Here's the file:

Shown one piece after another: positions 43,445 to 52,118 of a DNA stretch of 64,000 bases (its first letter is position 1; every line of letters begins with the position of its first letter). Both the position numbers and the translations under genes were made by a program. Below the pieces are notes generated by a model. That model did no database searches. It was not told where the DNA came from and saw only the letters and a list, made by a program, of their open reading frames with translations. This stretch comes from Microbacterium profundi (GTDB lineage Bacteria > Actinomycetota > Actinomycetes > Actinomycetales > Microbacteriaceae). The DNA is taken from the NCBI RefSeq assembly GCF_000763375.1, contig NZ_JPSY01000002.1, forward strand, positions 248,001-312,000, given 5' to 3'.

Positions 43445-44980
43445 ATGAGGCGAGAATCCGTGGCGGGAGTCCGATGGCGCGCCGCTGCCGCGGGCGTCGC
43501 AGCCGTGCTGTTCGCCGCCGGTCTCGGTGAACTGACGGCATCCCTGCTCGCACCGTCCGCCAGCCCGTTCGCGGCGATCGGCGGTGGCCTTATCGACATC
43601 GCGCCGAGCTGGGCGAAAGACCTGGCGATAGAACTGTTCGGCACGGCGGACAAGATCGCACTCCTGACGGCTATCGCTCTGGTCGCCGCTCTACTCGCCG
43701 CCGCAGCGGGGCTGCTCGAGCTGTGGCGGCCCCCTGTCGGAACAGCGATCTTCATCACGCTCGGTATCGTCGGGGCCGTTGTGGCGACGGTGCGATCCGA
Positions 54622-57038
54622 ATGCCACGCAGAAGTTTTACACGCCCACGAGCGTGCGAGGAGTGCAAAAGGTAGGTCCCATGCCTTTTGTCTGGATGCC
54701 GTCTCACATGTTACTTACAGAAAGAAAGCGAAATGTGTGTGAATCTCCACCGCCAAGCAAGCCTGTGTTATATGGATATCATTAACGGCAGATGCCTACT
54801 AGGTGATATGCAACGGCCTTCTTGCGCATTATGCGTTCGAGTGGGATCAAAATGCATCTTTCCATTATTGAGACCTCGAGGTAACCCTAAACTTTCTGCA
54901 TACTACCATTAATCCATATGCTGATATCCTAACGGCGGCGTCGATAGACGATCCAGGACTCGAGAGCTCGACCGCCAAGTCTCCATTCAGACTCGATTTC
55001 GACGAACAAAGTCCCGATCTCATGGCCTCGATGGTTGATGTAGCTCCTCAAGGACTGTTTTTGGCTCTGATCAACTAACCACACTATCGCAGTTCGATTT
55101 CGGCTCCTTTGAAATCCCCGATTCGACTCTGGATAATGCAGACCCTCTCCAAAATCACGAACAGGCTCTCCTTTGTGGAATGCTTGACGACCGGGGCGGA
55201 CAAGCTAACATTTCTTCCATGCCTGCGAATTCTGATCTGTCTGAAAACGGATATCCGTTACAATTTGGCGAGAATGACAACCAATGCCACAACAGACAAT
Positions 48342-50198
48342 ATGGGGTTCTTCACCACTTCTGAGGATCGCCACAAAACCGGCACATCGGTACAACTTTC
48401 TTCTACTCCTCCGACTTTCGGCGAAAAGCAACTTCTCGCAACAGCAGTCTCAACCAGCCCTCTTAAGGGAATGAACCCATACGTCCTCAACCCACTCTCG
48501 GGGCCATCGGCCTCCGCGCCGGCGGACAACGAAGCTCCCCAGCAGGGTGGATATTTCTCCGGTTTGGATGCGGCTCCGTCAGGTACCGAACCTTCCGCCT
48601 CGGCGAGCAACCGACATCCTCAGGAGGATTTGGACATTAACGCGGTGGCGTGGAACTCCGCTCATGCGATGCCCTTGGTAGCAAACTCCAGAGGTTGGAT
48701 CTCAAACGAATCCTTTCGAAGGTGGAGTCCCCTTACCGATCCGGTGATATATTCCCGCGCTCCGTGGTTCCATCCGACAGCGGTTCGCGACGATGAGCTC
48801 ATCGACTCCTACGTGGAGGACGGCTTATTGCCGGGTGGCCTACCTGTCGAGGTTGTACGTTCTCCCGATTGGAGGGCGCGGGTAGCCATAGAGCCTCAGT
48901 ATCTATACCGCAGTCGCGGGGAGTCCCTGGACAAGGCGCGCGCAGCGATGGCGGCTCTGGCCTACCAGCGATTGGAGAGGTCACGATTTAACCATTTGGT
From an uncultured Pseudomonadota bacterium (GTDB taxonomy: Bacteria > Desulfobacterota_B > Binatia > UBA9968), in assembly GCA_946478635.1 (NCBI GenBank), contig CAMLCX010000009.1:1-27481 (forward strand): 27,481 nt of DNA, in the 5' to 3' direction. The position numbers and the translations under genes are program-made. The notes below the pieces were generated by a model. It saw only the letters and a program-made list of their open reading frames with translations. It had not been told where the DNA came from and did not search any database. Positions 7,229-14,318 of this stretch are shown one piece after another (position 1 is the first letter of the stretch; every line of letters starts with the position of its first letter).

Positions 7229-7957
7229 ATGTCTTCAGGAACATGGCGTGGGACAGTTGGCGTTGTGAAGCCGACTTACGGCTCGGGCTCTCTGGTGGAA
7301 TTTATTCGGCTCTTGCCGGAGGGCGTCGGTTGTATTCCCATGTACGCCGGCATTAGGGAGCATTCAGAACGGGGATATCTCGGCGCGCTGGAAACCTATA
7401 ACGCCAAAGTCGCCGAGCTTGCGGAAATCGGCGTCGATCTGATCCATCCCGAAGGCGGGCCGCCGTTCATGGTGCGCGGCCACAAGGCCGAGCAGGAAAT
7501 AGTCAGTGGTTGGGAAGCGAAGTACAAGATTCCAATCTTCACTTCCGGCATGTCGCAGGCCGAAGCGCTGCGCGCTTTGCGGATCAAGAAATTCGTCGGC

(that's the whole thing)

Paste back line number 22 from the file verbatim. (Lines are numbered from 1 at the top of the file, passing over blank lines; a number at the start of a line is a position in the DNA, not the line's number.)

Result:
48901 ATCTATACCGCAGTCGCGGGGAGTCCCTGGACAAGGCGCGCGCAGCGATGGCGGCTCTGGCCTACCAGCGATTGGAGAGGTCACGATTTAACCATTTGGT